SINGAPORE -- The Indonesian government remains concerned about the threat posed by the self-described Islamic State, despite the group's recent territorial losses in Iraq and Syria including the ceding of the key city of Ramadi to the Iraqi army in late December.
"Indonesia is very vulnerable," said Dewi Fortuna Anwar, an adviser to Indonesian Vice President Jusuf Kalla, airing Jakarta's fears that Indonesian members of IS could return home to carry out terrorist attacks.
"We are exploring the role played by religious leaders to develop counter narratives," Anwar said, discussing the ideological appeal of the extremist group to hundreds of Indonesians thought to have travelled to Iraq and Syria in recent years. Anwar was speaking in Singapore at a regional forum organised by the Institute of Southeast Asian Studies.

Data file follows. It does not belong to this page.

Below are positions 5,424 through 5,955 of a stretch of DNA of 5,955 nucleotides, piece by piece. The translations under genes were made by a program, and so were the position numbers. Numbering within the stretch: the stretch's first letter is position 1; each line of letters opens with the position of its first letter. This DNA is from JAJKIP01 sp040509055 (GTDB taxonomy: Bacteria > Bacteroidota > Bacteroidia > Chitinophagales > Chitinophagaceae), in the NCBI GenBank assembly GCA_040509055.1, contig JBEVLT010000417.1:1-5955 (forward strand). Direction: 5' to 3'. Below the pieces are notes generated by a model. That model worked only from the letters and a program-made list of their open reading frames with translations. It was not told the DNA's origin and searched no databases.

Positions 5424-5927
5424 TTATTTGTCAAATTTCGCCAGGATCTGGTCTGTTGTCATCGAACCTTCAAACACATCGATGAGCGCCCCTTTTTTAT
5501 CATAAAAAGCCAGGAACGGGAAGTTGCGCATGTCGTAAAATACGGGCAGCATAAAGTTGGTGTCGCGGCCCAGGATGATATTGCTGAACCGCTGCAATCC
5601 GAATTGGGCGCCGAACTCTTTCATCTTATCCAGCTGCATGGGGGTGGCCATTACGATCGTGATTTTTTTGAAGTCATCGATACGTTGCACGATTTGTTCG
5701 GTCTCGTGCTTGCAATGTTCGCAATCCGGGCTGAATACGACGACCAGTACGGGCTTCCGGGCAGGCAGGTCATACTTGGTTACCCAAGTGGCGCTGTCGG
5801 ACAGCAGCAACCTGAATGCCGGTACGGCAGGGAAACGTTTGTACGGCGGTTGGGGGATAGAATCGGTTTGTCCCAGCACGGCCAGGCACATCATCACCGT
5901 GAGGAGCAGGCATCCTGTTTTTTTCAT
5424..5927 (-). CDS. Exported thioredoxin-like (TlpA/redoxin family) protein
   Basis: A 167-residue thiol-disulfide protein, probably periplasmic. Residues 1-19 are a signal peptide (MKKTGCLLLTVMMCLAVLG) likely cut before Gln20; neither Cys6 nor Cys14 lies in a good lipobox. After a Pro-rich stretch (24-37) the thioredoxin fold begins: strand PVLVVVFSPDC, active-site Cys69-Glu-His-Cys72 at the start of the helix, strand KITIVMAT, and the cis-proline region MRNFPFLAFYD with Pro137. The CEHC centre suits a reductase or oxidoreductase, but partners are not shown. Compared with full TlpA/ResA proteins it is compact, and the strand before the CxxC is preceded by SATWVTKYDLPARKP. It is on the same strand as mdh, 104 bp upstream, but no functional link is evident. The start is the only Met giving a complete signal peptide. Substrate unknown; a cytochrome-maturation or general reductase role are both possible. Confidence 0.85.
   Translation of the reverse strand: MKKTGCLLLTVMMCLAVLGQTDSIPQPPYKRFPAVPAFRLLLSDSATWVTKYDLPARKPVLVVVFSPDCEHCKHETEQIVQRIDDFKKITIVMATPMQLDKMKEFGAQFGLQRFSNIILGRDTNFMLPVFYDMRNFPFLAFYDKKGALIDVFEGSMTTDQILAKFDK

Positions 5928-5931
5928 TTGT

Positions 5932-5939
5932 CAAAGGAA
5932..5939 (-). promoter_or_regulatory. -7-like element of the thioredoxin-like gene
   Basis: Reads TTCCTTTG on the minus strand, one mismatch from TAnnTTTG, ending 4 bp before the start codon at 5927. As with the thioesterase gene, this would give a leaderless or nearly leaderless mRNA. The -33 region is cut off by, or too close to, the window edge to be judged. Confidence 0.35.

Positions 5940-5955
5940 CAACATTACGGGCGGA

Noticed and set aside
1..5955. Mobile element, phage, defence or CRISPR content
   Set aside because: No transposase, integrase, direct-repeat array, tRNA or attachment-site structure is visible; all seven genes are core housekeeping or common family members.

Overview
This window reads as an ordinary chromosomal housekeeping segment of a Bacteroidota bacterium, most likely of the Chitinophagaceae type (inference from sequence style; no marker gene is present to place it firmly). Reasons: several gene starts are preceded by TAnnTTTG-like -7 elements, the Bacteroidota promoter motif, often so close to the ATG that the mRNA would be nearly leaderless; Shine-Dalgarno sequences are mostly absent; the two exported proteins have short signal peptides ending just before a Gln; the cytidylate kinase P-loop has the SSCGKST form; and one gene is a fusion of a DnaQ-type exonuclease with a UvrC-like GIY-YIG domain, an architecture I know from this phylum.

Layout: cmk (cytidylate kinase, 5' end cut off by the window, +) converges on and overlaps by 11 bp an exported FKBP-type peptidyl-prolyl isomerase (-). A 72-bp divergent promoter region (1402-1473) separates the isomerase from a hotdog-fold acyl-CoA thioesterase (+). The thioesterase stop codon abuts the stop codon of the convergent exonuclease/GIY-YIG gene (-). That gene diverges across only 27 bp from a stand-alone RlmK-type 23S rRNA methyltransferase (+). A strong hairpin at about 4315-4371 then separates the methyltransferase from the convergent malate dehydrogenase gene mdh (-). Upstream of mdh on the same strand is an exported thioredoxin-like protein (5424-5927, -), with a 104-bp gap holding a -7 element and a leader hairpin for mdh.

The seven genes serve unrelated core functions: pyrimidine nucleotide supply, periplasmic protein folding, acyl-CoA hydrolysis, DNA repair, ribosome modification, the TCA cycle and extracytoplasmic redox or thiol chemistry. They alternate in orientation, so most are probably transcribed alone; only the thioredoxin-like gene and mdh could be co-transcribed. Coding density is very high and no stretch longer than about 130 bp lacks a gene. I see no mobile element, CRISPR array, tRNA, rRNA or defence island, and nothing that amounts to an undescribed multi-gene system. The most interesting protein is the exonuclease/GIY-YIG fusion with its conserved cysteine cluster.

Indonesia is home to 210 million Muslims -- more than any other country -- and tens of millions of Indonesians are members of two mass Muslim organisations, known as the Muhammidiyah and the Nahdlatul Ulama. The latter has campaigned loudly against IS, which it describes as promoting a "shallow" interpretation of Islam to justify violence.
This article first appeared here.